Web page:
Page 4297 - Week 14 - Wednesday, 27 November 2013
The issues paper identified issues, and some examples include: how do we ensure the continuing success of kinship care? How do we engage and recruit foster carers? How do we hear the voices of children and young people? And how do we hear the voices of carers? These are just a few of the themes that stakeholders have been encouraged to think about and to provide comment on.
The issues paper, which was available for community consultation throughout September, generated a robust discussion between stakeholders about the current state of the system. Feedback from the issues paper has been incorporated into the currently circulating discussion paper.
As part of the future direction of out of home care provision in the ACT, there are a number of options for stakeholders to provide feedback to the points in the discussion paper. The paper was released on 14 November, and the Community Services Directorate has facilitated a number of opportunities to hear the voice of the community.
On 21 November, a stakeholder engagement session with non-government agencies and community members was held. This was well attended, with agencies such as Richmond Fellowship and Barnardos attending. Last Thursday was the third ACT carers roundtable. This was attended by kinship carers, foster carers, permanent carers and focused on a number of key areas in the paper. On the 22nd of this month, the Aboriginal and Torres Strait Islander Elected Body facilitated a forum with interested community members on elements of the paper.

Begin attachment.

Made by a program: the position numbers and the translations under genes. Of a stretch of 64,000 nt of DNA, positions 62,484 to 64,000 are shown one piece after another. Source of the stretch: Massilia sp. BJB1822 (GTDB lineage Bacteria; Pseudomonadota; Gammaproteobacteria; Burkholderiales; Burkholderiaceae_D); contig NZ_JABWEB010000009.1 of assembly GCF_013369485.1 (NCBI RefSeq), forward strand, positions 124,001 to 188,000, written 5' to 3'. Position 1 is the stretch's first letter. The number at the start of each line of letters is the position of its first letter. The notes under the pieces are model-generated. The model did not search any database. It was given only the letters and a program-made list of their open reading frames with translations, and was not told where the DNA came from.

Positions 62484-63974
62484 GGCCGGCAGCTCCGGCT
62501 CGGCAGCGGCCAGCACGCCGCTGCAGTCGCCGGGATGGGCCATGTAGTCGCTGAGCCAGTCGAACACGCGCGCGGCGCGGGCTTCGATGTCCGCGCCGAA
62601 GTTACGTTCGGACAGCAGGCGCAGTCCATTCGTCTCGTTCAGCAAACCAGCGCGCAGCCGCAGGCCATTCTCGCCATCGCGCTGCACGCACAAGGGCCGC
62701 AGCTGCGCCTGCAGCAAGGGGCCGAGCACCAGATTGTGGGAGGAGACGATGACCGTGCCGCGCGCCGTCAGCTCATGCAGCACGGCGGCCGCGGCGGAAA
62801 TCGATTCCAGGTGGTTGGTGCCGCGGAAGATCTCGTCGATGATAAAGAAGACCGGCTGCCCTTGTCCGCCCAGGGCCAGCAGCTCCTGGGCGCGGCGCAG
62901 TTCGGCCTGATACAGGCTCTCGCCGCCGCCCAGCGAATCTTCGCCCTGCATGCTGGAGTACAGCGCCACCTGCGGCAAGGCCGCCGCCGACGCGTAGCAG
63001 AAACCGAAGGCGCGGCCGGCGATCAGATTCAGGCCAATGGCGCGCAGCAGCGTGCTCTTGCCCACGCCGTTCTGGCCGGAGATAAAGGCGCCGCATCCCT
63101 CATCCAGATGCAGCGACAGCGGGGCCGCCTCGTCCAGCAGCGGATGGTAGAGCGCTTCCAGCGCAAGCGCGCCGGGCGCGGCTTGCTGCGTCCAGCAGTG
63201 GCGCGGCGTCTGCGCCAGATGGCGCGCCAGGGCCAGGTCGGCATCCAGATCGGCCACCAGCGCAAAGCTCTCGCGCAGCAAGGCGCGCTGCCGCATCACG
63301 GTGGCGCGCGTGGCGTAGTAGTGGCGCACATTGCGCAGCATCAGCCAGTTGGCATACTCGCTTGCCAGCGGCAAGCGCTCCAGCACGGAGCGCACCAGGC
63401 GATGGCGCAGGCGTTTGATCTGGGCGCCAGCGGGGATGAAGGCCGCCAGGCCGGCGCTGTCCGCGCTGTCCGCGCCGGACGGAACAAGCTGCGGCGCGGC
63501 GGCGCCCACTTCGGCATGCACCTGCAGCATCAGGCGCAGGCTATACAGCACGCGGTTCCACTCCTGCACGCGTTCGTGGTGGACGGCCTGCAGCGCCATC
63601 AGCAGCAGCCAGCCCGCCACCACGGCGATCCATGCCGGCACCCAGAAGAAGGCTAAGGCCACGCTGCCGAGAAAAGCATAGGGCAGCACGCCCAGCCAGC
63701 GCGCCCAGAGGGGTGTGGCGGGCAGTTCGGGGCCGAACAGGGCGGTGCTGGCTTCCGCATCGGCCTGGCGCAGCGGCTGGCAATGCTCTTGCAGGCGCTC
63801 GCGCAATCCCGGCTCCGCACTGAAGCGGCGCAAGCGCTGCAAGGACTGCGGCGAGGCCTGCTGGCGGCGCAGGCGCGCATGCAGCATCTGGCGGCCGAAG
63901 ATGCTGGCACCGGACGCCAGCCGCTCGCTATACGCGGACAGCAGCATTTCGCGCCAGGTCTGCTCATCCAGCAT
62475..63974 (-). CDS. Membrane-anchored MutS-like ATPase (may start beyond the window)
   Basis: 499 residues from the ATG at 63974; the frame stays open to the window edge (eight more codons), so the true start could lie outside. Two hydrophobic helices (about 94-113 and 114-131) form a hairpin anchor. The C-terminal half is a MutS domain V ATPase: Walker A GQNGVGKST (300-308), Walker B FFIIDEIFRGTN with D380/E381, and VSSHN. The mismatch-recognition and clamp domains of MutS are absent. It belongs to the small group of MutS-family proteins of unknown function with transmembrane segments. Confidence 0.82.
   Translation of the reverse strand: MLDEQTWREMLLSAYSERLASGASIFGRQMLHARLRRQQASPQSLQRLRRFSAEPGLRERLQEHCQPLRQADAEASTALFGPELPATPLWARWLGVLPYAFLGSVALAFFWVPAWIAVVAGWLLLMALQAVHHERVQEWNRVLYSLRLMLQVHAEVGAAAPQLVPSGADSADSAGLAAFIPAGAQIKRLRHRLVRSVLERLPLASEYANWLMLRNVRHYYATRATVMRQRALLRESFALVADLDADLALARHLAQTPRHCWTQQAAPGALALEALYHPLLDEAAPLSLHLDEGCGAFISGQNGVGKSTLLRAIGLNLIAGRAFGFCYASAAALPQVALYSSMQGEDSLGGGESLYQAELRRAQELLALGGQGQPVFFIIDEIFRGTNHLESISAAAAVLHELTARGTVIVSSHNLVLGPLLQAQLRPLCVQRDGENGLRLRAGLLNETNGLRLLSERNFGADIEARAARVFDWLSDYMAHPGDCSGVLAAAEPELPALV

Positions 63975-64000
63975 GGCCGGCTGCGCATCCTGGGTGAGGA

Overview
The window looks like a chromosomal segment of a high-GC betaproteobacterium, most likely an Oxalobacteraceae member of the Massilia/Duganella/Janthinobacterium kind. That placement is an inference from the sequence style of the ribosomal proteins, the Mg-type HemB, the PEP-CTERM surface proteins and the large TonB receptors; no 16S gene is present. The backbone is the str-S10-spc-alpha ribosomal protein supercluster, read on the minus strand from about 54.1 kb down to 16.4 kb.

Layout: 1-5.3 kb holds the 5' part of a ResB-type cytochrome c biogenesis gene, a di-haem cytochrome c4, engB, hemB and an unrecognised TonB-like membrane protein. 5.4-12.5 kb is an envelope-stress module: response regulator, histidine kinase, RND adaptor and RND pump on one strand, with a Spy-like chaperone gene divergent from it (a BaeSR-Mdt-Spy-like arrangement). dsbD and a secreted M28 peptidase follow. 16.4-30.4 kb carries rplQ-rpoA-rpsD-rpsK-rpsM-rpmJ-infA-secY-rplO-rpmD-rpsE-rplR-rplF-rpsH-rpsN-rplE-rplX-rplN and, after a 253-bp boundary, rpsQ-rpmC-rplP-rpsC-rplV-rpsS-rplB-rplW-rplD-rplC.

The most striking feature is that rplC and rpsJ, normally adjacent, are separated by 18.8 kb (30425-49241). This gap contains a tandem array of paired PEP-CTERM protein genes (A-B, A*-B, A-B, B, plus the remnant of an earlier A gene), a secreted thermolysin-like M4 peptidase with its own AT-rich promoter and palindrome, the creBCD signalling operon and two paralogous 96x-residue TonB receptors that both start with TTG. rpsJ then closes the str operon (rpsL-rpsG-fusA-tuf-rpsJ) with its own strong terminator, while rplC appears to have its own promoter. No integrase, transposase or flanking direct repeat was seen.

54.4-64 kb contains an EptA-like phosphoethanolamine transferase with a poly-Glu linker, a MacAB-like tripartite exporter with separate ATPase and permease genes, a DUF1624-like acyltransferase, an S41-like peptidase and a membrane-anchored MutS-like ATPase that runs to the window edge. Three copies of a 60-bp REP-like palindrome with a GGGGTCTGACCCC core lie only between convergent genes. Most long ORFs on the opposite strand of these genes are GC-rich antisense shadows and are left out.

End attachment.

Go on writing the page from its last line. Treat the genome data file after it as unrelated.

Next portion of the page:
Tomorrow, the Children and Youth Services Council will be provided with a presentation on the key points and how people can respond. Additionally, the paper will be discussed—(Time expired.)
MADAM SPEAKER: A supplementary question, Mr Gentleman.
MR GENTLEMAN: Minister, how has the out-of-home care system in the ACT changed over the past decade, and what are some of the recent changes that the ACT
government has implemented?
MS BURCH: I thank Mr Gentleman for his interest. There has been some change over the last 10 years. For example, the total number of children coming into care has increased, and that is consistent with the national trend. Many of these children entering care will be able to return to their birth families. However, many will remain in the system until they turn 18 years.
The current care system was developed from outsourcing foster care and residential care in the year 2000. Over the past 13 years the system has matured significantly, with the stable of contracted non-government service providers remaining largely consistent through the period.
A new out-of-home care framework was introduced in 2010. As with any area of human services delivery, it is important that we continue to assess and review the